Food Packaging is Major Source of Toxic BPA and DEHP Chemical Exposure

If you are trying to live a greener, simpler life, you are probably already avoiding packaged food.  In general, I avoid over packaged food because of the amount of garbage it is adding to our landfills or energy used to recycle.  Sometimes I make an exception for seaweed snacks or Trader Joe’s (yes, I am a hypocrite), but extra garbage or recycling is not the only reason to avoid food packaging.  According to a new study, food packaging is a major source of human exposure to the toxic chemicals BPA and DEHP.

Bisphenol-A (BPA) has been all over the news for years, and many families avoid BPA containing plastics; however, even those can leach hormone disrupting chemicals into our food and drink. Bis(2-ethylhexyl)phthalate (DEHP) is a plasticizer commonly used in the production of PVC and is the “most important” phthalate.  Both chemicals are considered safe by the US government, although BPA is being investigated.  Despite governmental assurances, these are chemicals of concern commonly found in food packaging.

Discovery News explains the new study:

To solidify the link from food packaging to human exposure, Rudel and colleagues altered the diets of 20 Bay-Area families, each with two adults and two kids. All of the households reported that they either drank from polycarbonate water bottles, dined out at restaurants, microwaved food in plastic containers, ate canned foods or frozen dinners, or used plastic storage materials — all of which would suggest exposure to at least some chemicals of concern.

During an eight-day study, the researchers took urine samples from participants on a nightly basis to look for evidence of both BPA and four types of phthalates.

For a couple days at both the beginning and end of the week, families stuck with their normal diet. But for three days in the middle of the study, they ate only food that was prepared for them by a caterer who conformed to specific guidelines.

The majority of food was fresh. Cans were not allowed. Food preparers avoided using plastic utensils or nonstick cookware. Food and drinks were stored in glass or stainless steel containers at levels low enough that the contents did not touch BPA-free lids. Even coffee had to be made in a French press or ceramic drip so that no plastic was involved.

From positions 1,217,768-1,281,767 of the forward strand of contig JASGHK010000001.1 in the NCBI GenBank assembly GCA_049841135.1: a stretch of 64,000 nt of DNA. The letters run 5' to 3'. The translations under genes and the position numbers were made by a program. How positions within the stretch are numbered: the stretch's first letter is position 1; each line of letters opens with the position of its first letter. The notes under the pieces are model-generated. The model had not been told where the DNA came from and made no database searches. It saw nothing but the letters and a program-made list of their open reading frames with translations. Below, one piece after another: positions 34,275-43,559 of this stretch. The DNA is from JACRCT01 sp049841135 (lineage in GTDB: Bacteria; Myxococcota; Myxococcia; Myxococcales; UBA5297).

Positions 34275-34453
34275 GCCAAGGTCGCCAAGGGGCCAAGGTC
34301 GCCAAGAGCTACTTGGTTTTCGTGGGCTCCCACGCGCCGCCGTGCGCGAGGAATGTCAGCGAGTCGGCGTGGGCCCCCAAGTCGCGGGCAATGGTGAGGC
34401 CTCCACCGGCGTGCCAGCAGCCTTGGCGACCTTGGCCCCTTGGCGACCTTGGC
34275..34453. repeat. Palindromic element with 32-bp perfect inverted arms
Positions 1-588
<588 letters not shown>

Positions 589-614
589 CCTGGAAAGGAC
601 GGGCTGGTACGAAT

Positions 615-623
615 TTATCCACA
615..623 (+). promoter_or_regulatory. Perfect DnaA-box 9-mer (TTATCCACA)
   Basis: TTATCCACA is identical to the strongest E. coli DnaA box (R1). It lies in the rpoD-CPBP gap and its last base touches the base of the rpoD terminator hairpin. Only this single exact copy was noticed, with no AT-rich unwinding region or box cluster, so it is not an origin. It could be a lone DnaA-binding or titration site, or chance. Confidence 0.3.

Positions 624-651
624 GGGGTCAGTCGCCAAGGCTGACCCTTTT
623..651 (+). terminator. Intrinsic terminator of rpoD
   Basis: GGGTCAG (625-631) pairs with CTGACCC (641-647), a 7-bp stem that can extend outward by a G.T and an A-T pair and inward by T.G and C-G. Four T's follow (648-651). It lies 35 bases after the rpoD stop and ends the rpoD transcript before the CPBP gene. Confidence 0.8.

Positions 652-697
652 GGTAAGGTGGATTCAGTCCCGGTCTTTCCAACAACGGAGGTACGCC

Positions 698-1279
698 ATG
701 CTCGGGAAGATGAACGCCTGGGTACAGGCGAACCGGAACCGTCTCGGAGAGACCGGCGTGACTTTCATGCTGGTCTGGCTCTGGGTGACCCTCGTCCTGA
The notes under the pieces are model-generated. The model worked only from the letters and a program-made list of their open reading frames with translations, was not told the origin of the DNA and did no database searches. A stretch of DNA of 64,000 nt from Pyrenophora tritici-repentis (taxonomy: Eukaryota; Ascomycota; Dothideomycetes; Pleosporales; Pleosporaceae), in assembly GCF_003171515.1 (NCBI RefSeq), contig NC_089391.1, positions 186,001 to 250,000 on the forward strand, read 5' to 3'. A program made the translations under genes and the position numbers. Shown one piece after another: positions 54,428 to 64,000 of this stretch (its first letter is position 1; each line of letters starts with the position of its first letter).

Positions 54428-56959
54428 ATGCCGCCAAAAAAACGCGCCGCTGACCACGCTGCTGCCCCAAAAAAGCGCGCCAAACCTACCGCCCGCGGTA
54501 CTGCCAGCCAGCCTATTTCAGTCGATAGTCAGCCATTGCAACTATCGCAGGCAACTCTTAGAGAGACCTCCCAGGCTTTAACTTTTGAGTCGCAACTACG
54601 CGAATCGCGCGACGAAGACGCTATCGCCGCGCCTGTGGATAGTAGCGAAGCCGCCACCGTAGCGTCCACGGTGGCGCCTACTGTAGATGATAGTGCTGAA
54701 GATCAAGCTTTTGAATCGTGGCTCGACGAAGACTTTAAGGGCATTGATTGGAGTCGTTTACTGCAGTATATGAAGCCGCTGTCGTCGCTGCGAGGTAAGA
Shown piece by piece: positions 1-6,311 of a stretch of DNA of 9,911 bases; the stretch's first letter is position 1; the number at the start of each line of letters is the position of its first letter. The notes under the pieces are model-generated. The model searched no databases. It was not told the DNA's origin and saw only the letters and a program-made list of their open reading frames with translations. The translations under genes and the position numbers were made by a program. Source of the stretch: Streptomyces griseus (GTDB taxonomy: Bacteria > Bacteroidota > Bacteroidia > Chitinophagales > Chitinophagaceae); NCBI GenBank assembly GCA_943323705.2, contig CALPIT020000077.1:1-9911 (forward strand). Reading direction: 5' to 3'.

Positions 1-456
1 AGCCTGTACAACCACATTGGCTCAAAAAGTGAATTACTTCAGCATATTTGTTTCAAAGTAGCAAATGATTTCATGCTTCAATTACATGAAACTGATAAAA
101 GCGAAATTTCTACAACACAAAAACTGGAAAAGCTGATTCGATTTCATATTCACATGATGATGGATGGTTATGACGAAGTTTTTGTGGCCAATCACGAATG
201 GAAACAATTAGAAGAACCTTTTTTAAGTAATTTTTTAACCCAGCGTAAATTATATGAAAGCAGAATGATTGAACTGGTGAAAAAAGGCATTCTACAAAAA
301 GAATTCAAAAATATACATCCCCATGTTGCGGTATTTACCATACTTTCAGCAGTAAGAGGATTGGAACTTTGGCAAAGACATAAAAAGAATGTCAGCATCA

During the three-day intervention, average levels of BPA in people’s urine dropped by 66 percent, the researchers report today in the journal Environmental Health Perspectives. The highest measured levels dropped by 75 percent. For DEHP, average levels of certain breakdown products dropped by more than 50 percent, and maximum measured levels dropped by 95 percent.

Although the news is rather bleak about chemical contamination from food packaging, the rapidity at which this chemical exposure can be reduced is encouraging.  Just three days of eating fresh, whole foods causes the body burden results to drop by more than 50 percent!

Discovery News offers these great simple steps to keep your family safe from BPA and phthalates:

  • Eating mostly fresh foods and avoiding cans and plastic containers can drastically reduce the levels of these chemicals in our bodies.
  • A combination of shopping habits and legislation may be key to limiting human exposures to the ubiquitous chemicals.

It may be impossible to completely eliminate exposure to toxic chemicals, but at least we can make wise food choices by avoiding packaging.

Photo:  Attribution Some rights reserved by sampitech

Comments

  1. Do you know if PVC piping in new houses has the DEHP in it?

  2. It’s pretty amazing how much the levels can drop in so short a time. I like to do as much fresh cooking as I can, but it’s challenging a lot of the time. This is just more motivation to find more ways to avoid plastics.

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